L/S Les Barker, & PO Carr falling in to march into Kukong on the 6th January 1942

Photo from Ted Ross collection ©

 

 

 

On the March

PO Buddy Hide marching into Kukong 6th Jan 1942.     
  Photo from the Hide collection &copy

Photo from Ron Ashby's collection ©

The Escape party marching past a welcome banner as they do a ceremonial march into Shaoguan (Kukong) 6th January 1942.

 

 

 

 

 

 

 

 

 

Waichow bombed out main Street

 

 

The bombed out main street in Waichow

 

 

 

 

 

 

 

 

Chan Chak arriving in Kukong 6th Jan 1942.   
  Photo from Admiral Chan Chak's collection ©

 

 

 

The escape party marching into Shaoguan (Kukong)

The Adm is feted on arrival in Kukong

Photo from Adm Chan Chak's collection ©

 

 

 

 

 

Chinese HERO Rossete.   
  Photo from Buddy Hide's collection ©

Buddy Hide's Chinese HERO Favour/Rosette

Proclaiming "Loyal and bold in destroying enemy"

Photo from Buddy Hide's collection ©

 

 

 

 

 

 

 

 

Sub-Lt Brewer & officers relaxing with Dr Robert Lim during the escape. 
  Click here to see the Waichow photo.   
  Photo from the Hide collection ©

 

 

 

Resting at Guiyang

Dr Lim, Lt Pittendrigh RNR, Lt-Cmd Yorath RN (Rtrd), & Sub-Lt Brewer HKRNVR relaxing at Kukong

Photo from Ron Ashby's collection ©

 

 

 

 

 

 

 

The Mission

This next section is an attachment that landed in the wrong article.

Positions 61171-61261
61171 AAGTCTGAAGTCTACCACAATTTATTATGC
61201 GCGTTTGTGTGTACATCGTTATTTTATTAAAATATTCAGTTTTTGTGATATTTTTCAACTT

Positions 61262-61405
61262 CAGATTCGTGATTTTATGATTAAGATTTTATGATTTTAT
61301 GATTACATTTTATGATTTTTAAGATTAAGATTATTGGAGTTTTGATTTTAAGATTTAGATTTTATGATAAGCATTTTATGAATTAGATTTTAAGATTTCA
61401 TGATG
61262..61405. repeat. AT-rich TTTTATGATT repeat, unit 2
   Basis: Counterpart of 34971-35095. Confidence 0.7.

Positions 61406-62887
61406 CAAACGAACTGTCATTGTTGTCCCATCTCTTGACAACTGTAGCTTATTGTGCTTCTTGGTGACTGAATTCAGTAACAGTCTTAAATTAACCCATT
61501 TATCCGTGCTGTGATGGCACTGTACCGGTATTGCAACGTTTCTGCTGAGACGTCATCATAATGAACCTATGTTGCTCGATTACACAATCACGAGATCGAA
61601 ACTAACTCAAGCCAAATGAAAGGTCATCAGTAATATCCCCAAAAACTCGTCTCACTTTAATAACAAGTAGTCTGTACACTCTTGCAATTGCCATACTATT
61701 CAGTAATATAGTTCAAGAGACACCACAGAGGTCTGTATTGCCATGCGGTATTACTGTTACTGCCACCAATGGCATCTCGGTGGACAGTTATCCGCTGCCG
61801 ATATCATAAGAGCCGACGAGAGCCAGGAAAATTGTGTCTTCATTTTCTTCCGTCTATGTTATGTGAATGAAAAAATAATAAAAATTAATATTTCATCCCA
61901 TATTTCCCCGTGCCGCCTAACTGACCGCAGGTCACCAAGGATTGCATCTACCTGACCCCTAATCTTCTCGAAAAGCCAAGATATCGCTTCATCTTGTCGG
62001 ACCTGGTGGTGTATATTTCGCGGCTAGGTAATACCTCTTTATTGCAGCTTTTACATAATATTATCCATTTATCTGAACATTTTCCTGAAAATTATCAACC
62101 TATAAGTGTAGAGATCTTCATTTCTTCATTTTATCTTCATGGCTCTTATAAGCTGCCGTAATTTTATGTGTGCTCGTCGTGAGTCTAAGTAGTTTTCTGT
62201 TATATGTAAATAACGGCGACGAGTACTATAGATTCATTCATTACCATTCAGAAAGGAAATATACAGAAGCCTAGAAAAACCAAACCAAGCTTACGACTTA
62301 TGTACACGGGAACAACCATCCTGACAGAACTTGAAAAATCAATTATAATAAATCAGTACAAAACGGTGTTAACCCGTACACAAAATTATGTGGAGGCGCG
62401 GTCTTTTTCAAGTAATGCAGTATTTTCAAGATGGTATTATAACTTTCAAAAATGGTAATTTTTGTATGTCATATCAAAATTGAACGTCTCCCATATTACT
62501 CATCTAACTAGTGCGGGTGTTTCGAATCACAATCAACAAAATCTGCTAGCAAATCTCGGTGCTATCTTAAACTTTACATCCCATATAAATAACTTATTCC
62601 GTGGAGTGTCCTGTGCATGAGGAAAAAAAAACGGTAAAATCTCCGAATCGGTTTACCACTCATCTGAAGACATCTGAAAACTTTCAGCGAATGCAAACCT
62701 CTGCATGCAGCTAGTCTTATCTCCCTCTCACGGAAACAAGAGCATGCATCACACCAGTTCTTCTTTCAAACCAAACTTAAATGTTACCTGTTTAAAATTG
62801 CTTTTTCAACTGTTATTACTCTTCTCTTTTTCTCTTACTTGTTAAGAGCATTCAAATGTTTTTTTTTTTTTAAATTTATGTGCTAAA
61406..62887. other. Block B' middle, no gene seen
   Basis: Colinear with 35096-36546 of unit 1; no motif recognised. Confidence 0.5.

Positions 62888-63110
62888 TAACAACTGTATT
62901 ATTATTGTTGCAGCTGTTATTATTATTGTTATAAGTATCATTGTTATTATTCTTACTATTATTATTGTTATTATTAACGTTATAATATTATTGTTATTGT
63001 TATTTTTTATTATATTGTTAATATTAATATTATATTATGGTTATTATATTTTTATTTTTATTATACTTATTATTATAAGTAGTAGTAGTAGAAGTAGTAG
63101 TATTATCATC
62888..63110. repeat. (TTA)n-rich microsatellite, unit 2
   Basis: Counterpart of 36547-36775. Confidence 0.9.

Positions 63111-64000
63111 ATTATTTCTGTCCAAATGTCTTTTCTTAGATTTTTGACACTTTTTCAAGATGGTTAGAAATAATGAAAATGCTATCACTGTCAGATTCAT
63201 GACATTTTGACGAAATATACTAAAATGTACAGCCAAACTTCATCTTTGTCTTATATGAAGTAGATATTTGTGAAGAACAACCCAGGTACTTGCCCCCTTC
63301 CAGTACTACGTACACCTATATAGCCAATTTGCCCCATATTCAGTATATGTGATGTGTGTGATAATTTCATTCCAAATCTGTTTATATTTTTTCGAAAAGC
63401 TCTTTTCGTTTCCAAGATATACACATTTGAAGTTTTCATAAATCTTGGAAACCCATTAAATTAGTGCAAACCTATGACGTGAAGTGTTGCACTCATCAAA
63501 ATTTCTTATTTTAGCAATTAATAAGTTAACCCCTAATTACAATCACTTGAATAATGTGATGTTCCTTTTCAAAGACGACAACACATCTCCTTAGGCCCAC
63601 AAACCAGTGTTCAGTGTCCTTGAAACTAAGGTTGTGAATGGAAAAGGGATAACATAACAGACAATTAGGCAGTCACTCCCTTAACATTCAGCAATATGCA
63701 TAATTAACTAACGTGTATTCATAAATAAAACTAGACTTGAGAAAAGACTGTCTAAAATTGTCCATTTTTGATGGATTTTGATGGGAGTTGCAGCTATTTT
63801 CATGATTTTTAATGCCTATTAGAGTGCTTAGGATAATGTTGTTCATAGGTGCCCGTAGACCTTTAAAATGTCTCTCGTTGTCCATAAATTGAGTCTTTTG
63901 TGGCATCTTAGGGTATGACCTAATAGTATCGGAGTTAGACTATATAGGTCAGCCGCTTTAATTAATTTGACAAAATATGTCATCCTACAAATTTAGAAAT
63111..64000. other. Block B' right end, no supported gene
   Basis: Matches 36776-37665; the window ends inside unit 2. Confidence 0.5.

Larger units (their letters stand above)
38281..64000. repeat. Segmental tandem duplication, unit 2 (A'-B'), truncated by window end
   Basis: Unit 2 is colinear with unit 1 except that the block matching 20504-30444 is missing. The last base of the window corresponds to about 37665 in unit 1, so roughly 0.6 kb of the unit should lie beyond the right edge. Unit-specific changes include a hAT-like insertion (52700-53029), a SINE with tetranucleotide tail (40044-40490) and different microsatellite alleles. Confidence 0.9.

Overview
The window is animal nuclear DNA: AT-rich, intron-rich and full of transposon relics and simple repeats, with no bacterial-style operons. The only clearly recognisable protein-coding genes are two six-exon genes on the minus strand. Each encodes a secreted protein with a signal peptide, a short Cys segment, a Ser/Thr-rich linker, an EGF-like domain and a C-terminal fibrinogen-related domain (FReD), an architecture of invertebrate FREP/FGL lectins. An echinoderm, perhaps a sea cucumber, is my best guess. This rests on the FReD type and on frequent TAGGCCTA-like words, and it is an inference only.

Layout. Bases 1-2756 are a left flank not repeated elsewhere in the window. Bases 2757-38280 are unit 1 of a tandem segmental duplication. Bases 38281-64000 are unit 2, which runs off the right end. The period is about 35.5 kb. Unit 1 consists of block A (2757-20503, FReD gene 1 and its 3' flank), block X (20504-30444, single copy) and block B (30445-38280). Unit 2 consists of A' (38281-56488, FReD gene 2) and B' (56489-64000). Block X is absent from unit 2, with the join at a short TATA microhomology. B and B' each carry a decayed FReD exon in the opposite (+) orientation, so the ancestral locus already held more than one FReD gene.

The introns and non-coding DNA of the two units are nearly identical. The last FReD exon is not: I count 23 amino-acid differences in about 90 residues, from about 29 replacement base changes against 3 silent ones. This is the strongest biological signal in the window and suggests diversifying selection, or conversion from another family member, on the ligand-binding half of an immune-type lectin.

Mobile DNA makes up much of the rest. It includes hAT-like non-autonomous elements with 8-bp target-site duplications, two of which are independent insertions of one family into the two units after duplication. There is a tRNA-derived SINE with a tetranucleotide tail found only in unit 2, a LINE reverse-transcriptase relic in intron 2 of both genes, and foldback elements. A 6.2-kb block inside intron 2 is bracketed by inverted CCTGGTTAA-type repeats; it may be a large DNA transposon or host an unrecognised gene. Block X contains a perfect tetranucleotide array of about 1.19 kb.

Kukong Mission meet us 6th Jan 1942.   
  Photo from Admiral Chan Chak's collection ©

 

 

Photo from Adm Chan Chak's collection members of the Methodist Mission run by the YMCA greet the escape party entering Shaoguan (Kukong).

Photo from the Hide collection ©

The Methodist Mission in Kukong where Adm Chan Chak was operated on to remove the bullet he had been carrying since Hon Kong and have a blood transfusion from The Rev Peredur Jones standing on the right with his wife and probably Constance Green due to a burst ulcer and infection.

 

 

 

 

 

 

 

 

 

PO Buddy Hide & party at Kweiyang 24th Jan 1942.   
  Photo from Buddy Hide's collection ©

 

 

48 Members of the escape party with General Wu in Kweiyang;

Photo from Buddy Hide's collection ©

Kweiyang 26th January 1942

 

 

 

 

 

 

 

 

 

 

 

 

Lt Legge & officers at Kweiyang 26th January 1942. 
    Run the curser over to see individuals identified. 
Photo fom Alex Kennedy's collection ©

 

 

 

Some of the Officers enjoying a day out in Kweiyang with their female hosts including Dr Lim's 15 year old daughter Effie in the tartan kilt. Sub-Lt David Legge in the center lived in Shanghai and spoke the language, and so was the interpreter.

The officers left to right are Sub-Lt Gee [MTB 07], Sub-Lt Brewer [MTB 09], Sub-Lt Legge {MTB 11], Lt Parsons [MTB 27], & Lt Alexander Kennedy of MTB 09, the author of the privately published book "Hong Kong Full Circle 1939-1945".

Photo from "Alex Kennedy's collection ©

 

 

Rough terrain on the escape.   
  Photo from Ron Ashby's collection ©

 

 

 

Photos from Ron Ashby's collection ©